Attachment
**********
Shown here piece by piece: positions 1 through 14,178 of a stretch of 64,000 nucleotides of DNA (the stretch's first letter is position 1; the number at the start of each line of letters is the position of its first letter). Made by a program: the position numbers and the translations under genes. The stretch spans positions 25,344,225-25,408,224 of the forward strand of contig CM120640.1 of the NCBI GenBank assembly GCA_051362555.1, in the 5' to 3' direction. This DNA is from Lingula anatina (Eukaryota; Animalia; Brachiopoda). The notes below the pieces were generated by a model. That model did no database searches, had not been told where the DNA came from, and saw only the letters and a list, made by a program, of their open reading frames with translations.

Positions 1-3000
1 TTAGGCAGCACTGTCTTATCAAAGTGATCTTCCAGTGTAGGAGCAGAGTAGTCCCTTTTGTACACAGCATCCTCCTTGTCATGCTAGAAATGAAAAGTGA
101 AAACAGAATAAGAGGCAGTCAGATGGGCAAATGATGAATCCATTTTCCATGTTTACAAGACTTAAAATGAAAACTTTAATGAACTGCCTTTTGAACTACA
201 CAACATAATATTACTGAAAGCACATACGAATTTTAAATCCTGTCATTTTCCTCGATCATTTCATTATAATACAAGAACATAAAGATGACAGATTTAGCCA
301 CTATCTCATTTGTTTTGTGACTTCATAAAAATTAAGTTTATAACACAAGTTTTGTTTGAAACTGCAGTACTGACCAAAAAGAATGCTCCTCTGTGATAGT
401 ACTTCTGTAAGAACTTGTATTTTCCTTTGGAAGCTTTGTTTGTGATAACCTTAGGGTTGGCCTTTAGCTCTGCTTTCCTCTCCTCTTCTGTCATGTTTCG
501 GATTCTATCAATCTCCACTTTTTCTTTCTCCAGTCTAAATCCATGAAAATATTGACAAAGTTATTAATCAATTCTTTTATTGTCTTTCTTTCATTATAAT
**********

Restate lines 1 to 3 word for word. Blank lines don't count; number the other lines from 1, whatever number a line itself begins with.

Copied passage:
Shown here piece by piece: positions 1 through 14,178 of a stretch of 64,000 nucleotides of DNA (the stretch's first letter is position 1; the number at the start of each line of letters is the position of its first letter). Made by a program: the position numbers and the translations under genes. The stretch spans positions 25,344,225-25,408,224 of the forward strand of contig CM120640.1 of the NCBI GenBank assembly GCA_051362555.1, in the 5' to 3' direction. This DNA is from Lingula anatina (Eukaryota; Animalia; Brachiopoda). The notes below the pieces were generated by a model. That model did no database searches, had not been told where the DNA came from, and saw only the letters and a list, made by a program, of their open reading frames with translations.

Positions 1-3000
1 TTAGGCAGCACTGTCTTATCAAAGTGATCTTCCAGTGTAGGAGCAGAGTAGTCCCTTTTGTACACAGCATCCTCCTTGTCATGCTAGAAATGAAAAGTGA